5. The unity of Jesus’ consciousness.—Christ was, then, a man. Does this word comprehensively express the Gospel teaching as to His person? He had a personality as men are persons. He had a consciousness which expressed itself by the pronoun ‘I.’ Was this a human consciousness, so that when asked as to Himself Jesus would have replied: ‘I am a man’? There are two elements in the answer to this question. (a) Jesus’ consciousness was a unity. He passes easily from the consideration of earthly to heavenly things, from walking upon the water to sitting quietly in the boat, as if both of these things belonged to Him equally. The impression made upon the unsophisticated reader of the Gospels is that of a single consciousness. In fact, in order to be explicable at all, the Gospels must convey such an impression. But pivotal passages, even those which have seemed to give a basis for the idea that He spoke now ‘as God’ and now ‘as man,’ do not justify such an inference when carefully considered. He did not mean in Matthew 4:10 ‘Thou (Satan) shalt worship the Lord thy God (me),’ and not I thee. He meant that the law of worship for any one, and for Him as bound to fulfil all righteousness (Matthew 3:15), was the worship of the Lord only. In Matthew 8:23-27 and parallels He was not in one capacity asleep in the boat and in another watching over the disciples in that storm, but He was totally asleep as He appeared. He did not chide them for lack of faith in such a waking providence of His own, of which they had no knowledge, but for their lack of faith in God (cf. Mark 4:40), whose messenger Christ was, and who would care for both Him and them. In Mark 5:30 and parallels it is not Jesus in one personality healing the woman and in another inquiring what had happened, that is brought before us; but God the Father made use of Him to answer the petition, unknown to Him but known to God, and He became conscious in this use of Himself that He was so used (‘having come to perceive that the power which [often, on other occasions] went forth from him had [on this occasion] gone forth,’ cf. Revised Version NT 1881, OT 1885).

(b) The centre of this personality, the Ego of this undivided consciousness, is God. Whenever He speaks of His coming into the world, it is always God that speaks, not less in Mark 10:45 and parallels than in John 3:13; John 10:10. This fact stands side by side with such facts as the confession of ignorance. They are never allowed to get far apart. When we have the passage Matthew 24:36 confessing ignorance, it is preceded by the glorious description of the return of the Son of Man in Divine majesty (Matthew 24:30), and followed by the Judgment scene of Matthew 25:31-46. There is no trace of a sense of transition or of shock in passing from one form of consciousness to the other, because there is no such shock, no transition (see Kenosis). The solution of this problem, of the unity of the consciousness in the midst of such apparent contradictions in the contents of consciousness, is, again, a problem of dogmatics.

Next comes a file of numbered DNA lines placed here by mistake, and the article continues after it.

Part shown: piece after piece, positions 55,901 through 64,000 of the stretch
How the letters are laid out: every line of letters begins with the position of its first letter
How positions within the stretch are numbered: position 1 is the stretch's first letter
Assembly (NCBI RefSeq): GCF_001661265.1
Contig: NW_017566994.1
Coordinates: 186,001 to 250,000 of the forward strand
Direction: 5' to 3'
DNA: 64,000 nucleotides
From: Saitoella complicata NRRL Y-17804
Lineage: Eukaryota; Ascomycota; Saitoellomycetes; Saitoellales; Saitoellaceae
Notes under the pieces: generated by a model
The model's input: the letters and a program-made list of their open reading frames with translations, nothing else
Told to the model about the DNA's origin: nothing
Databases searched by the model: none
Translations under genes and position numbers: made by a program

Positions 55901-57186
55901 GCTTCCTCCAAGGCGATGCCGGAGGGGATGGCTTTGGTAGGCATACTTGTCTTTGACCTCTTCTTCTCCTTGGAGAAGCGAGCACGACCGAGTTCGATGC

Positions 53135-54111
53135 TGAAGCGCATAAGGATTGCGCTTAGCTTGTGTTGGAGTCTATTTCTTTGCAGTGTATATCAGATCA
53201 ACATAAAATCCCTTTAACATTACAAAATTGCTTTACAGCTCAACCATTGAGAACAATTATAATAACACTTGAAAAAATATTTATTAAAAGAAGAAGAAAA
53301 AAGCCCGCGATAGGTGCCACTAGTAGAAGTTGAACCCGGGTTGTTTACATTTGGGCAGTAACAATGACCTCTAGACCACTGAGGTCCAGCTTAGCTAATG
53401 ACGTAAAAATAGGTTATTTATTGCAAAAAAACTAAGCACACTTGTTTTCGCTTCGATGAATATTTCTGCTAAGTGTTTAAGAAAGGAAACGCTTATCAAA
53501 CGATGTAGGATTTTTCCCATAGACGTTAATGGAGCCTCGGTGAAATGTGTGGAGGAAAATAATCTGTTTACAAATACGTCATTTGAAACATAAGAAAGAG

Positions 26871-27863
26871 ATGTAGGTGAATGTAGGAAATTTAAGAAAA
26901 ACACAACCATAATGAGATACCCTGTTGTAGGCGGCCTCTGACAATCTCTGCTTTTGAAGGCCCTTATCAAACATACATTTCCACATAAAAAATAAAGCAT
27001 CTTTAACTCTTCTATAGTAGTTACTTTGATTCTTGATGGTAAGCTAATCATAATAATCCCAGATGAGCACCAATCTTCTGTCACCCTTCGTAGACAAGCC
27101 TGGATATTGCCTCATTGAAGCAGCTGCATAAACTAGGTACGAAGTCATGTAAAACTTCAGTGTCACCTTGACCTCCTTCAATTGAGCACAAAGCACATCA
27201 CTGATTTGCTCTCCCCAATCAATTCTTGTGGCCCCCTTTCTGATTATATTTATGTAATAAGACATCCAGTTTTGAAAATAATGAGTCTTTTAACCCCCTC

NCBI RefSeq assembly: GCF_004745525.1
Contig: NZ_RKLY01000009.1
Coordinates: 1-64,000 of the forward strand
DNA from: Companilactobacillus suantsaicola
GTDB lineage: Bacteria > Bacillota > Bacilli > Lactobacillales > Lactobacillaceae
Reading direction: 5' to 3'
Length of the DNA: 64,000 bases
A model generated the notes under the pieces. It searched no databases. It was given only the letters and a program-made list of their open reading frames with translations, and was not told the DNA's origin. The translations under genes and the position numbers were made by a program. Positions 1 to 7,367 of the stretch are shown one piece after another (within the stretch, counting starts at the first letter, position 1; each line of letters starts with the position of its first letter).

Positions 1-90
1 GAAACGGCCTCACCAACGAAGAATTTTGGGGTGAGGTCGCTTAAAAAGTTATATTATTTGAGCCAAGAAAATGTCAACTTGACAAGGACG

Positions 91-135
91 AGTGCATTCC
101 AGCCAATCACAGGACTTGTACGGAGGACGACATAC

6. The significance of the humanity of Christ for religion.—The interest of dogmatics in the humanity of Christ lies in the doctrine of a true Incarnation, which is the foundation of the doctrines of Atonement and Forgiveness. The interest of religion in Christ’s humanity is the interest of believers in the forgiveness of sins, who need to feel the identification of their Redeemer with themselves. It is not without profound significance that it is said that judgment is committed to the Son of Man (John 5:22). Whatever else of deepest truth there may be in it, there is this, that the sinner needs to feel the identification of his Judge with himself by the possession of a common human nature. When the Judge knows both the persistency and depth of sin on the one hand, and the weakness and temptations of man on the other,—then only will the sinner be assured that the proffered forgiveness is for him. It is, again, the interest of believers in God, who get higher ideas of God’s goodness from the greatness of the condescension involved in His ‘becoming flesh.’ It is, further, the interest of believers in Jesus, who, when they understand that Jesus is identified with us by the possession of our common humanity, feel a new confidence; are stimulated to more frequent prayer; become conscious that He truly draws near to them; regard their varied lot in life, which He has shared, as sanctified thereby; bear with greater equanimity their sorrows, which He also bore; find in Him their pattern of life (see Obedience, § ii.); and thus see in Him not an abstraction, but a real, objective, and personal Redeemer and object of faith, a Captain, and the Head of the Church. See, further, Incarnation, Son of Man.

Literature.—Dale, Christian Doctrine, 45–73; Stalker, Imago Christi, passim; Ullmann, Sinlessness of Jesus, 52 ff.; Wendt, Teaching of Jesus, ii. 136 ff.; Fairbairn, Christ in Modern Theology, 347 ff.; F. W. Robertson, Sermons, i. 99 ff.; |Expositor, v. iv. [1896] 388 ff. On the union of the human with the Divine in the Person of Christ see the Christological sections of standard works on Christian Doctrine.

Frank Hugh Foster.

Bibliography Information
Hastings, James. Entry for 'Humanity of Christ'. Hastings' Dictionary of the New Testament. https://www.studylight.org/​dictionaries/​eng/​hdn/​h/humanity-of-christ.html. 1906-1918.